Don’t Give Up On Reading, Albert Boscov Tells Crowd

A 1947 topographic map of the Reading, Pennsyl...

A 1947 topographic map of the Reading, Pennsylvania area. (Photo credit: Wikipedia)

It was a different Reading back in the day when Albert R. Boscov, then just a child, would go to work at his father’s store on North Ninth Street.

“When I was growing up, Penn Street was the most vital area you could go to.  It had five movie theaters,” the Boscov’s Department Stores chairman recalled of the city in the first half of the twentieth century.  “When I look at Reading today, it’s not what I would like to see.”

“It’s not the Reading I know,” Boscov told a crowd of about 100 at Alvernia University on Friday night.  “And it’s not the Reading it has to be.”

Boscov came to Francis Hall on Friday for the kick-off of Leadership Berks’ “Leaders, Legends, and Visionaries” series.  The discussion was moderated by David Myers, director of Alvernia’s O’Pake Institute for Ethics, Leadership and Public Service.

Read more: http://readingeagle.com/article.aspx?id=510966

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Program Profiles Reading Redevelopment Efforts

A 1947 topographic map of the Reading, Pennsyl...

A 1947 topographic map of the Reading, Pennsylvania area. (Photo credit: Wikipedia)

Efforts to revitalize Reading’s economy were highlighted Thursday in a live national round-table online discussion that included panelists from California and Georgia.

Albert Boscov is very good at shaking money trees, and I collect the bills,” said Adam Mukerji, executive director of the Reading Redevelopment Authority, who sat in for the retailer Boscov, a key figure with Our City Reading, a group committed to helping first-time buyers purchase refurbished city homes.

Mukerji described the retailer “as one of the most charitable persons I have ever worked with.”

Conversation Starters, a national nonprofit based in College Station, Texas, hosted the third in a series focusing on nationwide ideas for community building and economic development.

Read more:  http://readingeagle.com/article.aspx?id=484645

Art Lives At GoggleWorks; Artists To Live At GoggleWorks II

A 1947 topographic map of the Reading, Pennsyl...

A 1947 topographic map of the Reading, Pennsylvania area. (Photo credit: Wikipedia)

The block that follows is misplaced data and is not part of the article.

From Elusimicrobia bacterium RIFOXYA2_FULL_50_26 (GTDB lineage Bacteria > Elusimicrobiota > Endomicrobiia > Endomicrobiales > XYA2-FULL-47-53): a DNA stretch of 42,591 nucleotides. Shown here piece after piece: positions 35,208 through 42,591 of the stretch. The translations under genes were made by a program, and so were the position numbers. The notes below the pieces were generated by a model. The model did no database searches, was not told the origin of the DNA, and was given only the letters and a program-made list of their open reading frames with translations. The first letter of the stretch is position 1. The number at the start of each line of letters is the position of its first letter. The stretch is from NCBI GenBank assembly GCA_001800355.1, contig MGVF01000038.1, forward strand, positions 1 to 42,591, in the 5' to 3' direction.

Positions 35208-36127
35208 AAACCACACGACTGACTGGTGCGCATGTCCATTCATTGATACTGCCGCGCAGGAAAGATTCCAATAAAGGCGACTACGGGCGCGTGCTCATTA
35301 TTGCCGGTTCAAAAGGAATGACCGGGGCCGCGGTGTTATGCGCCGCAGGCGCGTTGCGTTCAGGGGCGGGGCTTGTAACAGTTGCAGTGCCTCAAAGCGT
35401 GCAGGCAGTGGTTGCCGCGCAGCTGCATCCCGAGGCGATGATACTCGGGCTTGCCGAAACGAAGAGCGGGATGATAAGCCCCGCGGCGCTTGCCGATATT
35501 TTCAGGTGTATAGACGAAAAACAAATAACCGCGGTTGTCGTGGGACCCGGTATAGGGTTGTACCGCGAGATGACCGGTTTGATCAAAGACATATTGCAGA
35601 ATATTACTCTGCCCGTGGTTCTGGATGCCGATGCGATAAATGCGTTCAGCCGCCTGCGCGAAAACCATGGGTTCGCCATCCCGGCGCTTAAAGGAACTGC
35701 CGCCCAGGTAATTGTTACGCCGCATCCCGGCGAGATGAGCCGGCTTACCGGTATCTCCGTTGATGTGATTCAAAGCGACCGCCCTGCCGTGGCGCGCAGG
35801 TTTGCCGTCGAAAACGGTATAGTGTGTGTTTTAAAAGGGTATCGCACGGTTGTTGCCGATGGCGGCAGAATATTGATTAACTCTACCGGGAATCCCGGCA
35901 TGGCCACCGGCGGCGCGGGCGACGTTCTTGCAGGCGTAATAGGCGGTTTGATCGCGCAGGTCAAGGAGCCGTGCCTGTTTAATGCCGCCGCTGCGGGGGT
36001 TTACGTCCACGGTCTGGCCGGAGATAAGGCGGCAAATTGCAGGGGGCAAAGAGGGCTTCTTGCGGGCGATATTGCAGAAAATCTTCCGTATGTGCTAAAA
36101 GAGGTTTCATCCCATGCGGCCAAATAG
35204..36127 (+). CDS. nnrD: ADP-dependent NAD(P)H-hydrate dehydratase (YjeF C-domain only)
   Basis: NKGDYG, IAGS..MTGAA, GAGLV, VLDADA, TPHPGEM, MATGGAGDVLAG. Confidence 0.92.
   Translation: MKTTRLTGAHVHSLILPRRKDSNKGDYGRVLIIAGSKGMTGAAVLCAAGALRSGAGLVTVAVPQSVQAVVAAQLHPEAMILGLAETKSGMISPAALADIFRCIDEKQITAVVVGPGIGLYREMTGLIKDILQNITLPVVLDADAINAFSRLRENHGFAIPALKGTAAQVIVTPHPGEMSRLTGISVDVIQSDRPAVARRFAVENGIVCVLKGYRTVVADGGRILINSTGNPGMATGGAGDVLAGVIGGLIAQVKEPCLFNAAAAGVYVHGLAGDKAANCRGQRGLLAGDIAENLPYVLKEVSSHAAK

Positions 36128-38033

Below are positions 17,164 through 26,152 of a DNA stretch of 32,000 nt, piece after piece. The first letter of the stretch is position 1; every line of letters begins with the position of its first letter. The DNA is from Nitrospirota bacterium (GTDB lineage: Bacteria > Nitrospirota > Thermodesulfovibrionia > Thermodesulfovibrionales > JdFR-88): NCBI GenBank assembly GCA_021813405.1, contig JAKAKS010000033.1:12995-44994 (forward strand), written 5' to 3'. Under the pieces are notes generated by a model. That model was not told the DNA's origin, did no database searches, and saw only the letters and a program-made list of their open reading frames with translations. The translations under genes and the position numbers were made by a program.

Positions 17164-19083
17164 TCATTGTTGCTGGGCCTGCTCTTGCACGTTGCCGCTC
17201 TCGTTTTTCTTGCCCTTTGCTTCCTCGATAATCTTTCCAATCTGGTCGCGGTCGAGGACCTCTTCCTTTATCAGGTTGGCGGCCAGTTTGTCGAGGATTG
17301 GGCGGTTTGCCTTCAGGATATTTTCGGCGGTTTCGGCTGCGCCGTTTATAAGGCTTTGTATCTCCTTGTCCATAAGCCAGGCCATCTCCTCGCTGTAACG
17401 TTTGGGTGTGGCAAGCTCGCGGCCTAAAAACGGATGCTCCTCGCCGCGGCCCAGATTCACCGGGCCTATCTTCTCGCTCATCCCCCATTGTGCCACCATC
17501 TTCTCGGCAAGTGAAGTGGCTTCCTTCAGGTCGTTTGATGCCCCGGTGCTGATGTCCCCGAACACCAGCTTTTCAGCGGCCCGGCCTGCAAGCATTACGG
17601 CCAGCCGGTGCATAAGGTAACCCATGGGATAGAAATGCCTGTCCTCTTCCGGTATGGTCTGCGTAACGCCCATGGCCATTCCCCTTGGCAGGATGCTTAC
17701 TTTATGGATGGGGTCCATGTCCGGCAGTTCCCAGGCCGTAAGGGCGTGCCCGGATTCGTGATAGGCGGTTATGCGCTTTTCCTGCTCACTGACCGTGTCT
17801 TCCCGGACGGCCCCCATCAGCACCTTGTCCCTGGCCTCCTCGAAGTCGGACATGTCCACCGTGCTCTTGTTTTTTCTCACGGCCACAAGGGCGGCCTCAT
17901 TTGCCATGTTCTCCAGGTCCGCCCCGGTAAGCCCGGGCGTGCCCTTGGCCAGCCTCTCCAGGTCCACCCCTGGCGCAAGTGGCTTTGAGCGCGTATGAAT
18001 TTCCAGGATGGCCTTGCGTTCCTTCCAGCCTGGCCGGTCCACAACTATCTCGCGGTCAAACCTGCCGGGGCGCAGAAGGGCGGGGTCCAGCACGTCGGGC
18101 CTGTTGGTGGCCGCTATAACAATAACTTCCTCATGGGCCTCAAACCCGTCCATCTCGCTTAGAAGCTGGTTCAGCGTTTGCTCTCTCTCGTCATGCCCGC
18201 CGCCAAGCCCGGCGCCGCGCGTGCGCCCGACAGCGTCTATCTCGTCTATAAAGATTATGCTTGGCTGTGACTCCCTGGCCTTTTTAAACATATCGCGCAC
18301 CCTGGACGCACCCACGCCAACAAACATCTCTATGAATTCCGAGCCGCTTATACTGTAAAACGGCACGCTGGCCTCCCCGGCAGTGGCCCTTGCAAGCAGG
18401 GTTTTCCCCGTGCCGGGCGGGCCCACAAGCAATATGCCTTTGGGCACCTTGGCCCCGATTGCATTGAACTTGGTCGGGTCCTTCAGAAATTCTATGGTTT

Entertainment Square at Second and Washington streets is about to get another boost, this one aimed at combination apartment/studios for professional artists.

Retailer Albert R. Boscov this week said his nonprofit Our City Reading is ready to start on a $4.5 million renovation of a still-unused portion of the GoggleWorks Center for the Arts on the square’s northeast corner.

That five-story building, also called GoggleWorks II, is connected to the main building by overhead walkways.

It will get 20 to 25 so-called live-work spaces, ranging in size from 1,200 to 2,800 square feet, with roughly a third of each to be living space in the interiors, and two-thirds to be studio space next to the big windows of what had been a safety equipment factory.

Read more:  http://readingeagle.com/article.aspx?id=433907

GoggleWorks Apartment Project Uses An Unusual Steel Framing Process

Map of Pennsylvania highlighting Berks County

Image via Wikipedia

The wraps on the new GoggleWorks apartments on Washington Street in Reading will be long gone by early summer. In the meantime, the $16.7 million building remains swathed in plastic to keep workers warm.

The plastic also has been covering up an unusual construction process based on a metal framing system. Instead of a typical structural steel framework filled in with masonry blocks and wooden planks, it has prefabricated metal framing and walls that stack in place made by ClarkDietrich Building Systems, an Ohio-based provider of steel construction products and services.

Eric Burkey, president of Reading-based Burkey Construction Co., the project’s general contractor, said the walls are set in place and the cold-formed steel joists and metal deck are set before the walls are placed on the floor above. The wall panels literally sit one on top of the other and carry through the overall height of the building.

“This kind of system has been around for a while,” Burkey said. “It just hasn’t been used a lot.”

Read more: http://businessweekly.readingeagle.com/?p=2331